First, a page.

Root Canals

If you are experiencing prolonged cold or hot sensitivity or a toothache, this may be a sign you need a root canal. When you feel these symptoms it is usually a problem with the nerve of the tooth. If neglected long enough, the painful tooth can become infected and even lead to swelling of your jaw. If you are experiencing any of these problems, please contact our office right away! We strive to see all emergencies the same day you call and we consider it one of the great privileges of our profession to help people get out of pain!

What causes teeth to need a root canal?

The nerve of a tooth is found deep inside the middle of the tooth. When dental decay is neglected for too long, it can cause destruction of the tooth all the way to the nerve. When this happens the nerve swells and causes a tooth ache. Other reasons teeth can need a root canal include a crack in the tooth that has reached the nerve. Sometimes a tooth can need a root canal for no apparent reason. Previous trauma to the tooth, such as an accident to the face and teeth, or orthodontic movement can predispose a tooth to have the nerve go bad. It is common to not know which tooth has gone bad as you may only feel pain in an entire region of the mouth. There are tests Dr. Spillers can perform to help determine the cause and location of the problem tooth. These can include x-rays and clinical tests that will help make the proper diagnosis.

Root Canal Procedure

Since root canals can cause great anxiety to many patients we first ensure that you are comfortable for the procedure. If desired, we offer nitrous oxide and oral or IV sedation. These can help you to feel comfortable and relaxed while we perform the procedure. After you are comfortable we numb the area and start the root canal. A small hole is made in the top of the tooth to gain access to the nerve. It is then removed and the tooth is shaped for the root canal filling material. The area where the nerve used to be is then filled and closed with a temporary filling. An x-ray is then taken to verify that the root canal went well and you can be released. If Dr. Spillers feels it is necessary, you may be prescribed pain medications and/or antibiotics.

What to expect after a root canal

Typically, the amount of pain a patient has before the root canal procedure will determine how much pain they experience afterwards. If a tooth is extremely painful before you visit the dentist you can expect it to feel about the same for a brief time after your root canal. This is when Dr. Spillers may prescribe pain medications. This pain should taper off and become less noticeable each day as the area around the tooth heals. If you have no pain prior to needing a root canal you can expect little to no discomfort after the procedure has been performed. Antibiotics are usually used sparingly and when needed. This can include times when you are visibly swollen or are running a fever.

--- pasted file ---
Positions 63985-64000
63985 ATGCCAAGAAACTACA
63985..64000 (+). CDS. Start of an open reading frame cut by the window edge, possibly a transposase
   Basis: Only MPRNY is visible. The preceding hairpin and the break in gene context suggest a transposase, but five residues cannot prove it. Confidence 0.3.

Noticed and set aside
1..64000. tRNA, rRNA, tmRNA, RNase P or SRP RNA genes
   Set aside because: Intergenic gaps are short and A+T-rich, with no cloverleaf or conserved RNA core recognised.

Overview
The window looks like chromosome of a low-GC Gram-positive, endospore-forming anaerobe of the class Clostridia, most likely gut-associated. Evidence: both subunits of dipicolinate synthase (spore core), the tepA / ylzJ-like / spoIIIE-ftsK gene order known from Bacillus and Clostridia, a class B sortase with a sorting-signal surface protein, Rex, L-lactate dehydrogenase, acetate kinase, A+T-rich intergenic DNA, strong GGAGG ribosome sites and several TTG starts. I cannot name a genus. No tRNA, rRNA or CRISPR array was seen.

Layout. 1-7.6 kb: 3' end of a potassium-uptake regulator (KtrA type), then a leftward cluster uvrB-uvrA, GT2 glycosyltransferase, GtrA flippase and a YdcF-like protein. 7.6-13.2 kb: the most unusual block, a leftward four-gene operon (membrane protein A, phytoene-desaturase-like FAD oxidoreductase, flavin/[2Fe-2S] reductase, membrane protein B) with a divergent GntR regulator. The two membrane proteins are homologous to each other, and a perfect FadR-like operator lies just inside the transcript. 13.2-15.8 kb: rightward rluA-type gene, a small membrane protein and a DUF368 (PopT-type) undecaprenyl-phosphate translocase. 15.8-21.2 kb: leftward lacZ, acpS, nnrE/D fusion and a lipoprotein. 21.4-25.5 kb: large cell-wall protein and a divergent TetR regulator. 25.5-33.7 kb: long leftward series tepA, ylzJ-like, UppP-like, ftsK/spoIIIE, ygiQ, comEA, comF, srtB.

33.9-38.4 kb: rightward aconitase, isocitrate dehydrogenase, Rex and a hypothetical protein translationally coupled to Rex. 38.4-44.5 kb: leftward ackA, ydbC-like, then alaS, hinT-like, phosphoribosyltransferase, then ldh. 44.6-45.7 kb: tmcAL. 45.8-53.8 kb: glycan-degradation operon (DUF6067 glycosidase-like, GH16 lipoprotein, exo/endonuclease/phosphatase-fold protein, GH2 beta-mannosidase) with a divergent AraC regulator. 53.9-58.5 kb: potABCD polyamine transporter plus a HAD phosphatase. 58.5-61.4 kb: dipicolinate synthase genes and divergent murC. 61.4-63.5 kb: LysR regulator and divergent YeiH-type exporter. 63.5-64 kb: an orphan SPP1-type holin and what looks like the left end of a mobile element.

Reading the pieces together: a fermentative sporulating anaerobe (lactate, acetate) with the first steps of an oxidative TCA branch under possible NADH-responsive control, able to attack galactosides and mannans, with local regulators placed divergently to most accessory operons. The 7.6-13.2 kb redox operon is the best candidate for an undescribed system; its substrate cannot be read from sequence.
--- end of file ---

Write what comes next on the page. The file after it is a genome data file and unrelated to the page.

What is the next step?

A root canal procedure is usually only half of the treatment needed to restore your tooth back to complete health. When performing a root canal, the tooth is weakened and can become more likely to fracture or break. To prevent this, most teeth that have root canals will need a crown done after the root canal is completed. This crown can protect the root canal and the remaining tooth from fracturing and possibly needing an extraction.

Referrals to Endodontists (root canal specialists)

Dr. Spillers is trained to do root canals and completes most of his own root canals in the office. Occasionally teeth can present complications for a variety of reasons. They may have significant curves or obstructions that make the tooth harder to treat with a root canal. Dr. Spillers will use his judgement and occasionally refer you to an endodontist if needed. Endodontists have 2-3 years of additional training beyond dental school and are specialists in performing root canals. Often they can complete the root canal in a shorter time, and with advanced equipment such as microscopes, they can manage any complicated teeth.